In the topside IRI modeling is progressing with promising new results for the Vary-Chap approach for the electron density presented by Reinisch et al. (LDI-UML, EDU). Of benefit will also be the study of Verhulst and Stankov (Belgium) that showed that for optimal results different mathematical functions should be used for different conditions.  Truhlik et al. (IAP, Czech Republic) improved the IRI topside ion composition model by including a more accurate description of solar activity variations. Watanabe et al. (U. Hokkaido, Japan) used satellite in situ data to study the correlation between electron temperature and density in the F-region and topside with the goal of including this relationship in IRI. IRI currently includes three options for the topside density (NeQuick, IRI-2001corr, and IRI-2001). As a fourth option the topside model of Gulyaeva (IZMIRAN, Russia) will be added in the next IRI release. This model uses the half-F-peak-density (0.5*NmF2) height h0.5 as anchor point for an extension of IRI to the plasmasphere and was developed with ISIS and Alouette topside sounder data.


There are exciting new developments regarding the representation of the F-peak  height, hmF2, in IRI. So fare IRI has relied on the anti-correlation between hmF2 and the propagation factor M(3000)F2 and the CCIR models for this factor. This is because M(3000)F2 is easily obtainable from ionograms while a much more involved analysis is required for getting hmF2. This modeling approach did well in reproducing the average global and temporal variation patterns but did not succeed in describing short period variations like the evening peak at equatorial latitudes. It was also found that this formalism produced too high hmF2 values during the past solar minimum indicating a breakdown of the simple anti-correlation between the two parameters. Three groups are involved in developing models directly for hmF2.  Altadill et al. (Ebro, Spain) use a spherical harmonics representation of hmF2 data from a set of globally distributed ionosonde stations. The model of Gulyaeva et al. (IZMIRAN, Russia) is based on Alouette and ISIS topside sounder data and uses the correlation between hmF2 and NmF2. Karpachev et al. (SibIZMIRAN, Russia) base their model on carefully selected COSMIC radio occultation data.  It is planned to include these models as different options in IRI.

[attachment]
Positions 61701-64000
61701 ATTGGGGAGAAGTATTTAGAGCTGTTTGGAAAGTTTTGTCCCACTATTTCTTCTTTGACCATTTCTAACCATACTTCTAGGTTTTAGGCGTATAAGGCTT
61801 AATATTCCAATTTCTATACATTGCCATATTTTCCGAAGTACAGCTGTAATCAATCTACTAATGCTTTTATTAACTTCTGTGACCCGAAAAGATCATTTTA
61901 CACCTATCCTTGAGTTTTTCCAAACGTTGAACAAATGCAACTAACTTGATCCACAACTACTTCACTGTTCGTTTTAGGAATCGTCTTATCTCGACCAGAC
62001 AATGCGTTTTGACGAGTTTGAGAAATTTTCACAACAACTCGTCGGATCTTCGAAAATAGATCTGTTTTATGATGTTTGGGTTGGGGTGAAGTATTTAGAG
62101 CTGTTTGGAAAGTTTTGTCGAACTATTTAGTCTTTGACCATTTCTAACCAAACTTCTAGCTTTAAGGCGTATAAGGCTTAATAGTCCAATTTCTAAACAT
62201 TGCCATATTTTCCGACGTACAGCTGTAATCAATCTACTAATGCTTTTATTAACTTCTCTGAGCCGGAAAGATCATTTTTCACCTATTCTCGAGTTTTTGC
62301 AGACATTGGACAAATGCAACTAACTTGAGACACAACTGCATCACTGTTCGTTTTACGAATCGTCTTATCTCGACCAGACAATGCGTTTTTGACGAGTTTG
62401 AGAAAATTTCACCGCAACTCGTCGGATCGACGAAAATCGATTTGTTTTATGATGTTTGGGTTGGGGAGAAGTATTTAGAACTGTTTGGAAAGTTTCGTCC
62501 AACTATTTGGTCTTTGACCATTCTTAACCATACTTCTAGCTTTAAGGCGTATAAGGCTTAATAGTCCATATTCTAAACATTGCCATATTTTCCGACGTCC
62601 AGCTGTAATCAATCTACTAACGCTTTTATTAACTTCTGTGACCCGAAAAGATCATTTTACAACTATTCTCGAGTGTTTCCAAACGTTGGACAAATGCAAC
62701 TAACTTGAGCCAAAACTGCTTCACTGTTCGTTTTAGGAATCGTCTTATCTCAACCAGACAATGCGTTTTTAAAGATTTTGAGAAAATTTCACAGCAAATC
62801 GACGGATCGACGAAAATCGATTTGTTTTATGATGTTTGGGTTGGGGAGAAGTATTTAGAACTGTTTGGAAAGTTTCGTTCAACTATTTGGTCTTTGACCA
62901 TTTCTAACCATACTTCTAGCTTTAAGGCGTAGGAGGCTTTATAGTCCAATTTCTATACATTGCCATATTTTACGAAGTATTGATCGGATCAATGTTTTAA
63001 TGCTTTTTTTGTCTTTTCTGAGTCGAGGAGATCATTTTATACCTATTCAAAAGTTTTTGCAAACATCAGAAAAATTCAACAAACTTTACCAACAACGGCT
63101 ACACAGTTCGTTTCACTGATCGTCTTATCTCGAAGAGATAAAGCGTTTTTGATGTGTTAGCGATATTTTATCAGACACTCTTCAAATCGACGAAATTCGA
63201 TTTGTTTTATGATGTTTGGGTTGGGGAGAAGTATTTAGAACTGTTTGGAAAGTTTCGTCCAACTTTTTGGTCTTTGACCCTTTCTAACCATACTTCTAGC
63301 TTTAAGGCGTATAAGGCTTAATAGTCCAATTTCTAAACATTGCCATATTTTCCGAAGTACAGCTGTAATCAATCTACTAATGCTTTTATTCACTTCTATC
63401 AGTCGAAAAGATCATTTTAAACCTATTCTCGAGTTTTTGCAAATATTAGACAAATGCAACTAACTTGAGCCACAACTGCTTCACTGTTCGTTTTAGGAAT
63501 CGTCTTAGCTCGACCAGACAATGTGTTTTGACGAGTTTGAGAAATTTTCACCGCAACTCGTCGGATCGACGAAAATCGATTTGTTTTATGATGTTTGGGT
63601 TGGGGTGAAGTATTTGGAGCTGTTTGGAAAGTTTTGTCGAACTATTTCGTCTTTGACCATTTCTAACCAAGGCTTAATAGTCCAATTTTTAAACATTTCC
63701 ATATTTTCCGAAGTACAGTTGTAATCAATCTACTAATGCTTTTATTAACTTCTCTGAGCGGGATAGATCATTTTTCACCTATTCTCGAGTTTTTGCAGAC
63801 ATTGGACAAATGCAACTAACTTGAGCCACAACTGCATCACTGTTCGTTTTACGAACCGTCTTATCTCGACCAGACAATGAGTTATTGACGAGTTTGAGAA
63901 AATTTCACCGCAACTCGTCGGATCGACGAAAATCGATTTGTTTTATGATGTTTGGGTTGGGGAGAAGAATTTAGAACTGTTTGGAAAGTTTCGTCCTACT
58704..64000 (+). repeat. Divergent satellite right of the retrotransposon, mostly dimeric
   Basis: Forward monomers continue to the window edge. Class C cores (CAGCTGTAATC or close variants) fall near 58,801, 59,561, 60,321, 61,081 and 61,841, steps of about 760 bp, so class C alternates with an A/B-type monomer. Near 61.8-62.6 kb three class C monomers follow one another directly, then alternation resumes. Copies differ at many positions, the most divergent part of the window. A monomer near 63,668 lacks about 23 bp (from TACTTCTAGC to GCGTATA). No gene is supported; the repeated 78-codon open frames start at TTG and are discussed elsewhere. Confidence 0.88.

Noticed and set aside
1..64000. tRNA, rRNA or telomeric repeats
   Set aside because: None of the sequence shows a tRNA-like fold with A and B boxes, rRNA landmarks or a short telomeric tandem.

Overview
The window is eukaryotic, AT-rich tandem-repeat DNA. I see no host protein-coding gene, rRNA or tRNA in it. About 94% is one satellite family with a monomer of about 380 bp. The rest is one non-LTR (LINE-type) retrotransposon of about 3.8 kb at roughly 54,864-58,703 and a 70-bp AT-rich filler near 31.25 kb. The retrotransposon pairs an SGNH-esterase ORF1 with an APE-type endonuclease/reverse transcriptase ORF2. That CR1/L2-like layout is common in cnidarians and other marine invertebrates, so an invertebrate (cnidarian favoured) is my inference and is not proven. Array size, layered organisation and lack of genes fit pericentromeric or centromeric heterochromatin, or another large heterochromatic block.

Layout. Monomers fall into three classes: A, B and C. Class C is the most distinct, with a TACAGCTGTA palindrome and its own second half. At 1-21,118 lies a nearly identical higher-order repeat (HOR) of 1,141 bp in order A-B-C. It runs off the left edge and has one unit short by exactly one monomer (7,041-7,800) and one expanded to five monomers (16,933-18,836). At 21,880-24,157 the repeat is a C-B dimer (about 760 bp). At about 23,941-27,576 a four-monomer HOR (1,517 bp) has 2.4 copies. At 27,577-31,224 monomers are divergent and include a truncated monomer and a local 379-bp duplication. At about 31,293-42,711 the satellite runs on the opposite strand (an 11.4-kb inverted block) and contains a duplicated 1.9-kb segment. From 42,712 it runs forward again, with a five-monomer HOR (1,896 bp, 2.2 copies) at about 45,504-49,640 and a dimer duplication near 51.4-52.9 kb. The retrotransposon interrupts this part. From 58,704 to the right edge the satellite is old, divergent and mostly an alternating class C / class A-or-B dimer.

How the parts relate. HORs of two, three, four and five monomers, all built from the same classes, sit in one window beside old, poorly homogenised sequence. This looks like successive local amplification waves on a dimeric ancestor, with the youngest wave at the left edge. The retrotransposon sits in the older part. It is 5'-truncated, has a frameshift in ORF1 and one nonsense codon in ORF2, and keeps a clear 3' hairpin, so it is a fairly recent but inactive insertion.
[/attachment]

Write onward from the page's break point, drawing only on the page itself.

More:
Two efforts are underway to provide IRI users with more information than just the monthly averages as they are given now: (1) A quantitative description of the monthly average of ionospheric variability and (2) the real-time IRI based on assimilating real-time data into IRI. A description of the standard deviation from the monthly mean has long been a goal and progress made during several IRI Task Force Activity meetings at the International Centre for Theoretical Physics (ICTP, Radicella) is now being picked up by the Argentinian Network for Atmospheric Research (RAPEAS) project. First results were presented at this meeting. Bilitza et al. (GMU, USA) studying topside sounder data found that ionospheric relative variability reaches a maximum in the topside (500 to 700 km). Mosert et al. (CONICET, Argentina) presented a first table of representative values for the foF2 variability based on global ionosonde measurements. Good progress is being made in producing a real-time IRI. The IRI Real-Time Assimilative Mapping (IRTAM) of foF2 by Galkin et al. (UML, USA) updates the CCIR spherical harmonics maps with global data from the Global Ionospheric Radio Observatory (GIRO) network of digisondes. They also discussed the use of IRTAM for studying the effects of Sudden Stratospheric Warmings on the ionosphere. Altadill et al. (Ebro, Spain) presented a prediction of hmF2 storm-time changes based on IMF Bz measurements by the ACE satellite.